Now that our programs have a home, we have significantly expanded our reach y. Our professional internship programs for college students are flourishing, with more students than ever before. We run an internship program each year where we place college students in Jewish-owned businesses during the summer, and on nights and weekends we provide opportunities for them to experience our community and immerse themselves in Torah learning.

As we continued to expand our programs, managing them logistically became increasingly challenging. We recognized that there was a growing pool of potential students and more opportunities to engage them than we could effectively accommodate through our existing program structure. It was a clear sign that we needed a more permanent and robust solution.

But there was an even more critical factor at play. While the success of kiruv programs across the country in sending young students to yeshivos in Eretz Yisrael was undeniable, we observed a significant challenge in maintaining their connection to their newfound Torah lifestyle upon returning to the United States. It became evident that the transition back to their home environment was a formidable challenge. Many students couldn’t return home because their living conditions weren’t conducive to the growth they had experienced in Eretz Yisrael.

It was at this critical juncture that we harnessed the immense potential of Lakewood, a place teeming with vibrancy and passion for Torah. It was the ideal location to establish a yeshivah that could address these challenges head-on. We decided to create a home for them in Lakewood, offering them access to a network of talmidei chachamim, rabbanim, poskim, shadchanim, mentors, and ba’alei batim who are committed to their growth and development. Most importantly, they are forging an identity, taking their place in the yeshivah world.

How is the building, which has allowed Torah Links to transition from running a few programs to a full-fledged yeshivah institution, significantly impacting the world of kiruv?

The Torah Link Center was inaugurated about eight months ago and has allowed us to make a substantial leap in our efforts and impact the kiruv world. We’ve expanded our summer program, which used to run for six weeks; this year it ran from early June until well past Labor Day. We were able to accommodate larger groups of students, typically ranging from 30 to 50 at a time and sometimes even more.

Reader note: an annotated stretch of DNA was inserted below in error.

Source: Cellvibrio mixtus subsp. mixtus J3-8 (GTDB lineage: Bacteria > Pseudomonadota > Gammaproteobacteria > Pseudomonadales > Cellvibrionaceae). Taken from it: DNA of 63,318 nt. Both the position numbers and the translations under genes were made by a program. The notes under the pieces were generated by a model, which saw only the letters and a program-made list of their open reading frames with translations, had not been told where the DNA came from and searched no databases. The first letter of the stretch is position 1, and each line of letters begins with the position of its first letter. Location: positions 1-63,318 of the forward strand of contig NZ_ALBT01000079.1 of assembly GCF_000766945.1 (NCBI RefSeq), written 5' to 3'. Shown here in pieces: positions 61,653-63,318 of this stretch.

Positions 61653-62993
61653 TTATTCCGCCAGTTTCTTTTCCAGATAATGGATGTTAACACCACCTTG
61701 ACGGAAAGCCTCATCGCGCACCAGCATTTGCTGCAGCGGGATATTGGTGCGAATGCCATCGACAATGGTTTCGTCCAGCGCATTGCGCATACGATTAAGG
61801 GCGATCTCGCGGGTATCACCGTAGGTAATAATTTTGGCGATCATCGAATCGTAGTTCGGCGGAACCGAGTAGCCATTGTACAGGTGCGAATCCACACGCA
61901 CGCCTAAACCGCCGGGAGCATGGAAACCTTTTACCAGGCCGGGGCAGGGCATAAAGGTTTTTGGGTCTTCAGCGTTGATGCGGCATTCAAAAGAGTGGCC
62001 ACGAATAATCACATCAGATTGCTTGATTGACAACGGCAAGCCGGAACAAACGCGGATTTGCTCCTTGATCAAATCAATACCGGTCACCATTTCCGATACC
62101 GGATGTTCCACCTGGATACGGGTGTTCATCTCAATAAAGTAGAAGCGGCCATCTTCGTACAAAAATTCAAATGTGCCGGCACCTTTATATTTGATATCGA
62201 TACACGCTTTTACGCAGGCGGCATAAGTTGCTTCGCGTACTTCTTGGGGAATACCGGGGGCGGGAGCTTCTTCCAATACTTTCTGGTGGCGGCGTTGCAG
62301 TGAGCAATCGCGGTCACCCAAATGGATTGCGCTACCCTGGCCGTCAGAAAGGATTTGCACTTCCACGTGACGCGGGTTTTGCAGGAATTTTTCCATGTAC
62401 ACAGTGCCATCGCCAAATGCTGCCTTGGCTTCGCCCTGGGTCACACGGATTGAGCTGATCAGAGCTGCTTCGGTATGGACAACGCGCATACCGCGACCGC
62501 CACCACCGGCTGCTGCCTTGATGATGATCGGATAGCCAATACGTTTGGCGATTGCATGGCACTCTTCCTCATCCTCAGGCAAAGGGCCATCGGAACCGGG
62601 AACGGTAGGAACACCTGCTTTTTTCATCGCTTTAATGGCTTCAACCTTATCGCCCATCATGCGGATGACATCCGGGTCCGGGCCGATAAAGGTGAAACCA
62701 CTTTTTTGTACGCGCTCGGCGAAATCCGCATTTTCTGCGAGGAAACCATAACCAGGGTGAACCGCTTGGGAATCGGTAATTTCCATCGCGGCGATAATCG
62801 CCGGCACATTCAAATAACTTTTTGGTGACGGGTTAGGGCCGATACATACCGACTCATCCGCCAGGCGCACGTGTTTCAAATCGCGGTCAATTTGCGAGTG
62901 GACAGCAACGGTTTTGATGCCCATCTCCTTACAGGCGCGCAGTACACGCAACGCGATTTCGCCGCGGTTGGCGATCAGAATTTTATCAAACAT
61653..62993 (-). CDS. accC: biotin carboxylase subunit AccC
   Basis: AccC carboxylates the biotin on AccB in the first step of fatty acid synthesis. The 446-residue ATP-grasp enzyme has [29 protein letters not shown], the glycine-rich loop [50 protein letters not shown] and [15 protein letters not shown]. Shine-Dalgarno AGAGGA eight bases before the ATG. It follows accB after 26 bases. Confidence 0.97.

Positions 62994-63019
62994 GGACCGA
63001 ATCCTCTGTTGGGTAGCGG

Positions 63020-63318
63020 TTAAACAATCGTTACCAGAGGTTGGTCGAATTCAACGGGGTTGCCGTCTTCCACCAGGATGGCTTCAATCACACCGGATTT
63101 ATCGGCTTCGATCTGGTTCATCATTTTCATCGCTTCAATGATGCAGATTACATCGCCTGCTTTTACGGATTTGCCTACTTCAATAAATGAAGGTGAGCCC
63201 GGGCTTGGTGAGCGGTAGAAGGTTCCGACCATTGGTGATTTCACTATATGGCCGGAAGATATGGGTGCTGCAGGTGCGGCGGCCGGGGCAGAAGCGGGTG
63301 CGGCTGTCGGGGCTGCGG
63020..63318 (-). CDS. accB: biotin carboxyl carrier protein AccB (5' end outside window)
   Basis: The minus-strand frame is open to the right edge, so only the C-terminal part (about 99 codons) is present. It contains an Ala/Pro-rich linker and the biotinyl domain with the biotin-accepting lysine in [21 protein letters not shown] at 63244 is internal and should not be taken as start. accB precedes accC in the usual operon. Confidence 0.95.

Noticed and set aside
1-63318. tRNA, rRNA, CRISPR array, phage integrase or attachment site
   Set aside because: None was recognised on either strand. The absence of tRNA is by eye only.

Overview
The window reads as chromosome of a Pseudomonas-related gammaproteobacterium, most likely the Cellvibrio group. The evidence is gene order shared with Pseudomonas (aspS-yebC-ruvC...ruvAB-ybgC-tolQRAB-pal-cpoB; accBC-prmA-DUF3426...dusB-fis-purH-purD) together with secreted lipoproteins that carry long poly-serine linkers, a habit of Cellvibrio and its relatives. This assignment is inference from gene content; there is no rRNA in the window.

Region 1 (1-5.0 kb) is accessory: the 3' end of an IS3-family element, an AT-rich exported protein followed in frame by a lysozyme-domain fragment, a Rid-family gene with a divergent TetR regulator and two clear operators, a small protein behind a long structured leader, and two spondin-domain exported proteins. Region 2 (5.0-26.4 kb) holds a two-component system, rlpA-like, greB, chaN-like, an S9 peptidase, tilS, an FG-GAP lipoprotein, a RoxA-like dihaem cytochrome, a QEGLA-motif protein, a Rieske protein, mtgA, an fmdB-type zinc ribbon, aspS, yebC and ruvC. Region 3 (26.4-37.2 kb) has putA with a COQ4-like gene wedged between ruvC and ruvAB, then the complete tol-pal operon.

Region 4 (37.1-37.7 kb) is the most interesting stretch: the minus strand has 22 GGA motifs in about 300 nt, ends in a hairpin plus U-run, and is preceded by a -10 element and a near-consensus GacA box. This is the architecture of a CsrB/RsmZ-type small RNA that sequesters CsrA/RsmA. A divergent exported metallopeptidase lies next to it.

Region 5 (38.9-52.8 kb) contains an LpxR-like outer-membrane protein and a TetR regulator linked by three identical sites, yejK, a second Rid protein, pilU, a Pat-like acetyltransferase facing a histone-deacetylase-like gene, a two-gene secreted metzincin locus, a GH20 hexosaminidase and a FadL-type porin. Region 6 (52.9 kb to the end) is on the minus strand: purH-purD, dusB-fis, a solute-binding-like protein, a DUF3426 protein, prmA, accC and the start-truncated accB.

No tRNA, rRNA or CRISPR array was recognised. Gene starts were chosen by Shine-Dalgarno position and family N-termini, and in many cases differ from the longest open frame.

We’ve become a hub for kiruv organizations from around the world, including yeshivos in Eretz Yisrael and campus organizations. They have come to our facility for weekends and Shabbos seminars, fostering a deeper connection between the Lakewood community and entities like the Meor network.

What other programs have been enhanced through your building?

Our Nitei Torah program provides the necessary background for yungerleit to prepare for harbatzas Torah roles in out-of-town communities. Having this experience in-house is invaluable because they learn alongside college students and witness what it means to engage in harbatzas Torah in real time. The opening of our facility in Lakewood played a pivotal role in enabling these immersive experiences.

Both in quantity and quality, we can offer more. Through our Zoom beis medrash, yungerleit connect with chavrusas from around the world. This dynamic helps create a platform where yungerleit can experience excitement and personal growth. We’ve been fortunate to host R’ Sruly Bornstein’s world-famous daf yomi shiur, both live and virtually. Renowned speakers like the Lakewood roshei yeshivah, Rav Shalom Kamenetsky, and the Novominsker Rebbe have addressed our yungerleit and students, further enhancing the synergy and spirit that everyone involved feels.

This entire movement embodies our shared responsibility to Klal Yisrael.

Why is this crucial to our community and Klal Yisrael at large?

Lakewood is a beacon of Torah and is driving harbatzas Torah in today’s world. The responsibility of harbatzas Torah is not limited to any particular group; it’s a chov kadosh for every member of Klal Yisrael. Just as we must teach Torah to those with different intellectual levels, we must also share it with those from various backgrounds, including those who didn’t have the chance to learn the basics of Torah.

Lakewood represents this commitment, and our mossad embodies it. We are melamed Torah l’amo Yisrael—teaching Torah to the entire Jewish nation; what is more important than that?

Lakewood, with its wealth of Torah, chessed, entrepreneurship, and forward-thinking, is the ideal place for this initiative to flourish. As we achieve more success, more young individuals get to experience it through our programs, and they, in turn, bring this message to other yeshivos and communities across the country. By expanding our reach, we connect with new neshamos, new kehillos, and further segments of Klal Yisrael.

Moreover, our taking achrayus impacts us, making us a far richer kehillah. This creates a positive ripple effect, spreading the message of Torah and unity to the broader Jewish community.

The building completion campaign for the Torah Links Center will take place on November 6–7. We urge everyone to get involved and join this historic and groundbreaking opportunity to expand the reach of our Torah community to all of Klal Yisrael.